One of the great spin offs for me from the SEO consulting work I do is I get to experience first hand the simple mistakes many businesses make with their websites. In this post I'm going to talk about three common issues and how to fix them.
1. Think About Your Customers
How much of your website's content identifies with your customers and the problems they are trying to solve? I'm guessing, very little.
For example, if you're an accountancy firm you might think a page that provides an overview of the services you provide helps potential customers, but it doesn't help them that much. Let me explain.
Obviously, you do need pages on your website that tell people about the services you offer. However, these pages are only really useful to people who have decided you are a potential supplier. The way they establish you've made the grade is the content on your site that helps them.
I'm talking about your blog, crammed full of helpful articles that shows you understand your customers problems, your case studies showing how you helped other businesses and so on. The theme here is you need content your customers can identify with, content that fills them with confidence about you and your organisation.
If you're unsure how to go about creating a powerful and useful blog this primer on the purpose of a blog will help.
Action: Start creating the content your customers are looking for.
2. Don't Make People Think
Steve Krug's fantastic book, Don't Make Me Think, is full of tips on how to make sure your website gives your users what they need. That said most website owners, and for that matter web designers, don't follow its simple and powerful advice.
In the spirit of making an improvement to your website this week, take a long hard look at a page you know gets visitors and ask yourself one question. Ask, what do you want people looking at that page to do next. Once you know that, ask yourself, is it obvious to them that's what you want them to do.
Let me explain.
If you've got a web page that gets visitors you've cracked one of the hardest parts of web based lead generation, because appearing in search results for popular search terms is tough. To find a page that gets traffic use your analytics software. That might be Google Analytics although we're big fans of Clicky Analytics.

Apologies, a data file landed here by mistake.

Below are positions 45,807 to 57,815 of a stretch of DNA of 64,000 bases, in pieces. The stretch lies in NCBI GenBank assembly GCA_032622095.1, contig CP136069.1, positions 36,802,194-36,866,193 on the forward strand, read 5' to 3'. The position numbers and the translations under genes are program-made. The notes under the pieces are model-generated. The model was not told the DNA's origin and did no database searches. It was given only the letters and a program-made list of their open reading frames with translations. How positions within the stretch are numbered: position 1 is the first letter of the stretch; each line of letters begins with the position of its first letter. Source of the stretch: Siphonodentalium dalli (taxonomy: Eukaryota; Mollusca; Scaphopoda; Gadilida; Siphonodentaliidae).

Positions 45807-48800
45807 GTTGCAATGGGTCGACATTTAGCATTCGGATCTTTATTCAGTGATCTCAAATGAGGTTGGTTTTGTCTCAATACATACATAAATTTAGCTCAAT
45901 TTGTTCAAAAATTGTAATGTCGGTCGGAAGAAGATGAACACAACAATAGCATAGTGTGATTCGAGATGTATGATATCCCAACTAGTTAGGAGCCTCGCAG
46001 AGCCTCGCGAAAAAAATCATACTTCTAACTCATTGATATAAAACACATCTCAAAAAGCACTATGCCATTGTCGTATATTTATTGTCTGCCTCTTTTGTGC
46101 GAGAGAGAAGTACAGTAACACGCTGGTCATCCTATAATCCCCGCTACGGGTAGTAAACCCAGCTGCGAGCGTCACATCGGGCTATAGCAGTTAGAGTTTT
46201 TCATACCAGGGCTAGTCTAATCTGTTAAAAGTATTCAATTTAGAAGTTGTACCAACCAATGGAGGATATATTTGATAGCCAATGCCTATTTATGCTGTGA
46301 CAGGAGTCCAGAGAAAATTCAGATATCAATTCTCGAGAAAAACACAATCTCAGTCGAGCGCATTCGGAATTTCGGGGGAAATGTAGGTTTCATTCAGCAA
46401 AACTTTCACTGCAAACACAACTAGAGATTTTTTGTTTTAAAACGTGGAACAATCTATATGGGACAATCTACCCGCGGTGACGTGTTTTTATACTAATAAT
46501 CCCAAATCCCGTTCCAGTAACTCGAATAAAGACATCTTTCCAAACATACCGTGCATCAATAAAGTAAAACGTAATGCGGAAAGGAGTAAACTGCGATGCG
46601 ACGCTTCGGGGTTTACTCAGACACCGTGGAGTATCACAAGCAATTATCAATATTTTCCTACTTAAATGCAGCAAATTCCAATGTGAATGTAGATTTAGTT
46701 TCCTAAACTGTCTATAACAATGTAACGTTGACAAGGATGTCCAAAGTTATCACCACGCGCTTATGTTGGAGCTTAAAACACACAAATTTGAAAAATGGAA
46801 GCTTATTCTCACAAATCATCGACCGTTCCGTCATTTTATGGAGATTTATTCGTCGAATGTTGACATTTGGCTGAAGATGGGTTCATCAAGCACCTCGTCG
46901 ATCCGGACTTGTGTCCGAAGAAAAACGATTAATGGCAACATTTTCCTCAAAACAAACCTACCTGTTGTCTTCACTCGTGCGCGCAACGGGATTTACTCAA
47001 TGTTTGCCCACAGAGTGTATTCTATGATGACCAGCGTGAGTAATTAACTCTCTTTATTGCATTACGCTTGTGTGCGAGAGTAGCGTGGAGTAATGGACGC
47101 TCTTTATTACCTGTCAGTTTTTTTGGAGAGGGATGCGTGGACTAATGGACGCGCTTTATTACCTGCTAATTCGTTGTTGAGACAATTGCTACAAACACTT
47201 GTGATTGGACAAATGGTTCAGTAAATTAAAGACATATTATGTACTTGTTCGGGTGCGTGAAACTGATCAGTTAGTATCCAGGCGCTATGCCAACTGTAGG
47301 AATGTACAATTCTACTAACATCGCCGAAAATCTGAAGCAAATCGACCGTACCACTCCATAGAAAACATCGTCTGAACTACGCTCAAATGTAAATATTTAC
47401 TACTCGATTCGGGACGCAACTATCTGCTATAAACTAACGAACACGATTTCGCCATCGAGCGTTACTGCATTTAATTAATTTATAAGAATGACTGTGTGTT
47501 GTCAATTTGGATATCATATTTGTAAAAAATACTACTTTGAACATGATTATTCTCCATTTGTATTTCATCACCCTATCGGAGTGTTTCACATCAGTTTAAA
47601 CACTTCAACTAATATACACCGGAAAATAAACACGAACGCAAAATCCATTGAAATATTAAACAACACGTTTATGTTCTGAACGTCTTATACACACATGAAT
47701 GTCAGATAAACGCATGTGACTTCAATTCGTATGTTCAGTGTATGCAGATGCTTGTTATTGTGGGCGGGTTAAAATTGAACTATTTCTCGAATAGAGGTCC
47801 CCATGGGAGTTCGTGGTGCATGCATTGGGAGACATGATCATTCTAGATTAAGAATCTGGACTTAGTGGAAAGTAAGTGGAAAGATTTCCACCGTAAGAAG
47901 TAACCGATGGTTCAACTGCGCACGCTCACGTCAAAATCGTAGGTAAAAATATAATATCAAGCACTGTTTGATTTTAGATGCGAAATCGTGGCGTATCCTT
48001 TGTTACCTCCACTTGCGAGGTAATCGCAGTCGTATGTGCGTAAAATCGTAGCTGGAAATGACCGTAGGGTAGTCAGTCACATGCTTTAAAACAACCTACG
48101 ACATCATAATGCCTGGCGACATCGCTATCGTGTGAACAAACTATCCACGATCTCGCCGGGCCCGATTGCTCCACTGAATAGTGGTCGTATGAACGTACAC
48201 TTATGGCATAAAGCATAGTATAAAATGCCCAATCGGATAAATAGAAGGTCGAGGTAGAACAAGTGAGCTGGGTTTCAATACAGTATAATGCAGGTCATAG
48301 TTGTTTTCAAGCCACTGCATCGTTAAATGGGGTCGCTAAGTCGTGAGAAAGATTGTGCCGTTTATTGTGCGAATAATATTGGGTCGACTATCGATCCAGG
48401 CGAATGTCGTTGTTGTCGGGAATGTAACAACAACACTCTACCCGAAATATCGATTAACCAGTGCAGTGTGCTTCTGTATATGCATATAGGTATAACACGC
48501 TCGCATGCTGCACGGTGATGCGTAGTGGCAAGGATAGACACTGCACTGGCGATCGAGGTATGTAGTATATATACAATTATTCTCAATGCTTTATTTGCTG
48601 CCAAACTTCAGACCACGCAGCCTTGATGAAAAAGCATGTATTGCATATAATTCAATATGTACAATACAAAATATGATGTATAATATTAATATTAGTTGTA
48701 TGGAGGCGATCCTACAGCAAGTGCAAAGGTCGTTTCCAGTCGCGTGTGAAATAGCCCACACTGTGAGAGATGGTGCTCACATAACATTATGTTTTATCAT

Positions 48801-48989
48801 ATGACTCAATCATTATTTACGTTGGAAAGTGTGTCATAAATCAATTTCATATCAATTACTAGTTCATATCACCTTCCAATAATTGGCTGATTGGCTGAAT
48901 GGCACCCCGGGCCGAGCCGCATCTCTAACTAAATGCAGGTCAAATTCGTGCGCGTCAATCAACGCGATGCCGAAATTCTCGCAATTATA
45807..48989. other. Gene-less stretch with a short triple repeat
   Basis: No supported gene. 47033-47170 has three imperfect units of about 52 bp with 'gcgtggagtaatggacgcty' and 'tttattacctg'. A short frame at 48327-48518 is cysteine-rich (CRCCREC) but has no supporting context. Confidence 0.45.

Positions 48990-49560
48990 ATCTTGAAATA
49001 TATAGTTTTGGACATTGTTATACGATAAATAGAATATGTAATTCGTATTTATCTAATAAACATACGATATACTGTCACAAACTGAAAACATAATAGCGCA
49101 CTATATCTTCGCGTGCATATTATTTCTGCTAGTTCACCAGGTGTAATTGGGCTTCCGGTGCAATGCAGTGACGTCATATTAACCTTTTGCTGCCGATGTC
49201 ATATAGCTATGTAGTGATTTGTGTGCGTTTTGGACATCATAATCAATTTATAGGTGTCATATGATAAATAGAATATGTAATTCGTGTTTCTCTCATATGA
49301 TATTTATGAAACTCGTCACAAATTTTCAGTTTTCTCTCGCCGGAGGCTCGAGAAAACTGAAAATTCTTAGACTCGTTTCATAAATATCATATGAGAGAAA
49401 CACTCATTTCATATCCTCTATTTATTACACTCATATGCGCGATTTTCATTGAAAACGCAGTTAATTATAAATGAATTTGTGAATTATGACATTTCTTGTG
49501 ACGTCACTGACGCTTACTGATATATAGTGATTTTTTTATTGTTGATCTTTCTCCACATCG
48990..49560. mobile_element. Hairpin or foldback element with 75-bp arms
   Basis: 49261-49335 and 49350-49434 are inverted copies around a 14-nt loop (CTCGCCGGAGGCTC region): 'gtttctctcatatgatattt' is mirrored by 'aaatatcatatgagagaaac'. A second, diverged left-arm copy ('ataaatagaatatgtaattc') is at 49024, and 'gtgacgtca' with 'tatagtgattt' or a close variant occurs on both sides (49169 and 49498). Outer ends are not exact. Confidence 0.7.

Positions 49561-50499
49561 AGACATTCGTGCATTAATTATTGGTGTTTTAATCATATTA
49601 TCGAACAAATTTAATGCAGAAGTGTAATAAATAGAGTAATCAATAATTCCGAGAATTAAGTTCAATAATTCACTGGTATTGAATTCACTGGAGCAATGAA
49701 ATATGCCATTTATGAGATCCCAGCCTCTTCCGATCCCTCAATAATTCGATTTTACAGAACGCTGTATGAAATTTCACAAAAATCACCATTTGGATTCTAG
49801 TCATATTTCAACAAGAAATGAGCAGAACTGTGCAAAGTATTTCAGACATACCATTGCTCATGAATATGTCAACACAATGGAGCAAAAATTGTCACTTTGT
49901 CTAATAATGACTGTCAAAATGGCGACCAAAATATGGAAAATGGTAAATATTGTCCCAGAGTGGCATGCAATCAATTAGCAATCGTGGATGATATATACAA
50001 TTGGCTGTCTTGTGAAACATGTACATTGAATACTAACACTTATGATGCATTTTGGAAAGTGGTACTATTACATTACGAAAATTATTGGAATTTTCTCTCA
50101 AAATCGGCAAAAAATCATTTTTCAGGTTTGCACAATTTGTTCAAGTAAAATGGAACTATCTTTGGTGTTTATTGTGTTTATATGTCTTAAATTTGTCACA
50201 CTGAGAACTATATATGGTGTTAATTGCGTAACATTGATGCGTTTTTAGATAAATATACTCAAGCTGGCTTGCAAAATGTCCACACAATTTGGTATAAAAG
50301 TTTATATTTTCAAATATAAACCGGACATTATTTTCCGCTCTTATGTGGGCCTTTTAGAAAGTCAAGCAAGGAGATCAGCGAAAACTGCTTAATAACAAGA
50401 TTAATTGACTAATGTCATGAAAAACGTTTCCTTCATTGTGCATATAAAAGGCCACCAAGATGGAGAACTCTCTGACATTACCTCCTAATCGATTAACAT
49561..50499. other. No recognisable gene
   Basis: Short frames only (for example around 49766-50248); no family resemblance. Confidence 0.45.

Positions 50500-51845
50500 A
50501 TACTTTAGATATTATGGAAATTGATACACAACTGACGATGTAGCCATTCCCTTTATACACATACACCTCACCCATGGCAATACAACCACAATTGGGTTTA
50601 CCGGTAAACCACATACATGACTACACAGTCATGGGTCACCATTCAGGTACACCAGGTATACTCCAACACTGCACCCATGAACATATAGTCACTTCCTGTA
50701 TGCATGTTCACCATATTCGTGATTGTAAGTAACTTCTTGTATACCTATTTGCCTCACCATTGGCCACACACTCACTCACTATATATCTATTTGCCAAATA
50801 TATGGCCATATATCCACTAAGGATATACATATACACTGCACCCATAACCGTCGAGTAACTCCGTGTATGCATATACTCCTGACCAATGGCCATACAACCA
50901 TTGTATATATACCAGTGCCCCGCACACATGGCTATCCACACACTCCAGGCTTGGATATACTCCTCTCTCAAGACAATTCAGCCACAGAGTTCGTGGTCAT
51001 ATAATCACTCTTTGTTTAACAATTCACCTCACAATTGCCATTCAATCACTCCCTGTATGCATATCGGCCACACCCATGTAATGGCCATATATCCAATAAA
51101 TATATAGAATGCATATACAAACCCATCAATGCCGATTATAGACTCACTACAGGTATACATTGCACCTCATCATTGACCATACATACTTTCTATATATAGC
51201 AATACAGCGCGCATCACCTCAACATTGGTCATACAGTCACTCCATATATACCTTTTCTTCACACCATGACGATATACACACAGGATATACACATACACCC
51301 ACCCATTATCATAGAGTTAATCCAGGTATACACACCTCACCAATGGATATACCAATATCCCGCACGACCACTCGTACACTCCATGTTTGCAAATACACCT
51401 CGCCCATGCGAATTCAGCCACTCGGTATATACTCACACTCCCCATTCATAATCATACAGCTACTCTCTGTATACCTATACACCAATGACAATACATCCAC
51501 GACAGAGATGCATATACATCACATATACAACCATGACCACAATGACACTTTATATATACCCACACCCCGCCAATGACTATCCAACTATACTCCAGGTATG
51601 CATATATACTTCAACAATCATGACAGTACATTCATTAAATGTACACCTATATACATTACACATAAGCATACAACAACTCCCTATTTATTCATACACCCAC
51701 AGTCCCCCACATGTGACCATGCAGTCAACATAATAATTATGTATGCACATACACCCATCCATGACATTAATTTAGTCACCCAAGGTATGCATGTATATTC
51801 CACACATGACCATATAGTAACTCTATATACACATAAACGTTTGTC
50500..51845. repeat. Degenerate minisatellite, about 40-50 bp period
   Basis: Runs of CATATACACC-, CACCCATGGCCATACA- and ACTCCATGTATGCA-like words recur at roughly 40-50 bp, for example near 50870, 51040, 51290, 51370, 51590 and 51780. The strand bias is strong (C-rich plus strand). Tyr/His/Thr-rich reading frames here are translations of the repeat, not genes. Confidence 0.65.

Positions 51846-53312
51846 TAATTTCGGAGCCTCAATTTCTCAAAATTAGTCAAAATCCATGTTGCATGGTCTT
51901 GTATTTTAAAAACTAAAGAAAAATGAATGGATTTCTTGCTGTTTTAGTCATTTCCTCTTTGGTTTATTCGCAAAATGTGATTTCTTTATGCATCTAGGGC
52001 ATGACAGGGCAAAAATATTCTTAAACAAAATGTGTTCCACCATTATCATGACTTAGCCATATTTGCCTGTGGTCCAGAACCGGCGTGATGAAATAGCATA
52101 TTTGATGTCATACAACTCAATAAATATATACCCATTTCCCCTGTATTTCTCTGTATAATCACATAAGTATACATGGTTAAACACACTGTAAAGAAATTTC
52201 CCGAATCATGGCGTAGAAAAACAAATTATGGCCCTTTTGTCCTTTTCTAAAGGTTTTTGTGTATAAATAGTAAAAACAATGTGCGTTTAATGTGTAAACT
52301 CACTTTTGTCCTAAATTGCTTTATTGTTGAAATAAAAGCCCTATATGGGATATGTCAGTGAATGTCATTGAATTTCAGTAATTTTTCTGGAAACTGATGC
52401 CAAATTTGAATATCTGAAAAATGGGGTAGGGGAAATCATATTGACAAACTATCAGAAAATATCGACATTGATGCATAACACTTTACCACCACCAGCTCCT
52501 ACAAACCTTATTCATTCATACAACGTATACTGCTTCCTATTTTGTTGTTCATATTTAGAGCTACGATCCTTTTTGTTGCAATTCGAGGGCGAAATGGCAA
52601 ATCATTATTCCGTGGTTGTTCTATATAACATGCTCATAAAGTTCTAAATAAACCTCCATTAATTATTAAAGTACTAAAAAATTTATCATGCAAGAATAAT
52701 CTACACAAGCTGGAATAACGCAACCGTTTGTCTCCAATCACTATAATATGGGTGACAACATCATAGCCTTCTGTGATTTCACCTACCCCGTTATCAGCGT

Looking at the page you know gets visitors, is it obvious to anyone visiting what you want them to do next? Is there a simple way for them to get in touch with you? Is there an offer of some kind that might entice them into giving you there contact details? Is there a logical next step you want them to take?
For example on this blog post, we'd really like you to either sign up for our newsletter using the Inbound Tips sign up form or download our latest e-book on how to thrive online via the call to action at the bottom of this post.
Obviously, we can't force you to do this, but our hope is the information on this page will have helped you, making you favourably disposed towards our services.
Action: Review a popular page of your website and make sure there's a clear next step for your readers.
3. Make Your Website Secure
This is an easy one. Google really wants website owners to take the security of its visitors seriously. One way they want you to do this is by using an SSL certificate. Now, before you run for the hills thinking this sounds techy and geeky stop for a minute and I'll explain.
When a person visits your website and, hopefully, puts their details into a web form, the information they send you can, in theory be read by unscrupulous people, intent on doing harm. Using an SSL prevents this.
To encourage website owners to start using SSL, which stands for Secure Sockets Layer and changes your website address from http://www.yoursite.com to https://www.yoursite.com, Google have created some rather compelling incentives.
If your sites uses an SSL it may experience a slight improvement in search rankings. This will depend on many things not least of which how many of your competitors are doing it. It's perhaps fair to say this advantage is losing its currency.
If your site doesn't use SSL Google will inform users filling their details into a web form that the site is NOT SECURE. Now, most people will see this as a red flag and hit the back button, something you don't want them to do. We would suggest this alone is a compelling reason to adopt SSL.
One word of caution when migrating your site from non-SSL to SSL. Make sure your web team do a proper 301 redirect from one to the other and don't end up with both the non-SSL (http) and SSL (https) versions of your site being available. This could hurt your search rankings.
And That's It, For Now
So there we have it, three things you can do to your website this week to improve it. None of them are particularly difficult and all of them will improve the number of enquiries your website delivers.